"It's all ofthat," Busch says, "but driving talent is basically something youeither have or don't have. It's a born skill, like being able to run fast. It'salmost something you can't describe. You can only see it when somebody hasit."

SI recently took alap around the Cup garage to learn more about it.

THE FIRST stop isDale Earnhardt Jr.'s hauler, which serves as the garage headquarters for thenumber 88 team. Junior has just finished his first practice session at Bristol(Tenn.) Motor Speedway, placing 11th on the speed chart. As engineers fromHendrick Motorsports man the four laptops in the cramped room and process datacollected during the practice run—from the vehicle's aerodynamic efficiency toits rate of fuel consumption—Earnhardt peers over their shoulders, eager tolearn how he can gain speed.

"To besuccessful you obviously have to be on a good team with a great crew chief andgreat engineers and a great crew because no matter how talented of a driver youare, you won't do squat if your car isn't any good," says Earnhardt, 32,who finished the regular season fourth in the point standings. "But to be agood driver, you have to start at a young age and you have learn at a young ageto let the fear go. You have to be a daredevil and be willing to push it to theedge."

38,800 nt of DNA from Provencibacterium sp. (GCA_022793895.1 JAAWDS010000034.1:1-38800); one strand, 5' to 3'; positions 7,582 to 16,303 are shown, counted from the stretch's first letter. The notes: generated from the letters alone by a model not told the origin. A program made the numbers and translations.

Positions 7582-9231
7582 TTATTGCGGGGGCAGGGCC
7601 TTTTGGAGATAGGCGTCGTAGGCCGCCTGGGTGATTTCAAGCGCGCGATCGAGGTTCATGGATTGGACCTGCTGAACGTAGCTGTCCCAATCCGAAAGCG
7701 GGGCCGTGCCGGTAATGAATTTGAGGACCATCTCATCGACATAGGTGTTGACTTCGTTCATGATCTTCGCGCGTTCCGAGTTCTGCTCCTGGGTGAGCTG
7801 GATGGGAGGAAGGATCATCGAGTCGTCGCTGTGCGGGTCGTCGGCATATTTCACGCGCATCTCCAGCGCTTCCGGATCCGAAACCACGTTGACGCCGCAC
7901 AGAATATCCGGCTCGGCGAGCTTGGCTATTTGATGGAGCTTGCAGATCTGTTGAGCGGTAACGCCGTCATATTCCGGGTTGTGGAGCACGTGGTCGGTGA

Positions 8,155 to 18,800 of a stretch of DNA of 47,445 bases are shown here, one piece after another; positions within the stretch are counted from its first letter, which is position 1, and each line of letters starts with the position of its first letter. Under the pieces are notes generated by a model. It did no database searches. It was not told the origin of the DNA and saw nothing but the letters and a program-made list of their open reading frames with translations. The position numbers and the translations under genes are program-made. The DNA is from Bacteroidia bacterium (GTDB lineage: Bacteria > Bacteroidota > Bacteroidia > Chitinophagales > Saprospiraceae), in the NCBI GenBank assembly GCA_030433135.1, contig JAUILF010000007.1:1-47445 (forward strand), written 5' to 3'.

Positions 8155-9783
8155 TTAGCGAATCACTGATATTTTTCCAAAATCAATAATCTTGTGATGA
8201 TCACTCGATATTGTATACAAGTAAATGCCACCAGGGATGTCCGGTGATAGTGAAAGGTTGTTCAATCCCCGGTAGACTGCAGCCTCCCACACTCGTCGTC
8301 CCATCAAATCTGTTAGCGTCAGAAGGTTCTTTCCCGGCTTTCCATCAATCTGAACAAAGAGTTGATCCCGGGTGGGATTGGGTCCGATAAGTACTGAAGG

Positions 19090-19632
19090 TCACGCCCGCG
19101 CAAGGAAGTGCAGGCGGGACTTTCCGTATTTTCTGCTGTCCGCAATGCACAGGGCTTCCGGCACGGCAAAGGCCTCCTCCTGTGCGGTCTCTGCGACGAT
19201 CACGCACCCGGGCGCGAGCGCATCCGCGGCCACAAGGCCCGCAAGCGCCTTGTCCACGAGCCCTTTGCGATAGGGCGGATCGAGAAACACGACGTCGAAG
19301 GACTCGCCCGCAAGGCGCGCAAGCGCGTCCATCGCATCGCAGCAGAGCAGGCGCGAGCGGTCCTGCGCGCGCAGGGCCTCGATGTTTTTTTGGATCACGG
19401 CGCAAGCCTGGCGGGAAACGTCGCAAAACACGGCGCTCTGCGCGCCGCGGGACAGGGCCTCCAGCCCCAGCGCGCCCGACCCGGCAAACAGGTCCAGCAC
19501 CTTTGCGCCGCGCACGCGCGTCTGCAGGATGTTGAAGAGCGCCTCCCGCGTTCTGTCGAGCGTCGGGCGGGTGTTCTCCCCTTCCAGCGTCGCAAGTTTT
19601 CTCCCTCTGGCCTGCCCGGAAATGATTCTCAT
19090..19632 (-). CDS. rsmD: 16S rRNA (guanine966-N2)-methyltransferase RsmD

Earnhardt, whostarted racing street stock cars at age 17, has been exposed to the dangers ofthe sport more than most. After his father was killed in a crash on the lastturn of the last lap of the 2001 Daytona 500, Junior was back in his race carfive days later, in Rockingham, N.C. "At that point I honestly didn't givea s--- what happened to me," he says. "But the one thing I knew wasthat I had to keep racing because that's what I do and it's who I am. This isthe way I'm wired, and it's the way all the great ones are wired."

JEFF GORDON is oneof the great ones. The four-time Cup champion is standing in the garagegreeting a couple of dozen fans lined up in front of him, every one clutching aposter or a hat or a T-shirt for Gordon to sign. In 2007 he had six wins amonga career-high 30 top 10s, and he wound up second in the point standings behindhis Hendrick teammate Jimmie Johnson. This year, Gordon's 16th on the Cuplevel, has been different. Gordon has yet to reach Victory Lane, and he entersthe Chase for the Sprint Cup, which kicks off this Sunday with the Sylvania 300in Loudon, N.H., as a long shot to win his fifth championship. (Points areadjusted before the beginning of the Chase, with all qualifiers starting with5,000 points, plus a 10-point bonus for each regular-season victory, whichmeans that Gordon will be 80 points behind Busch.)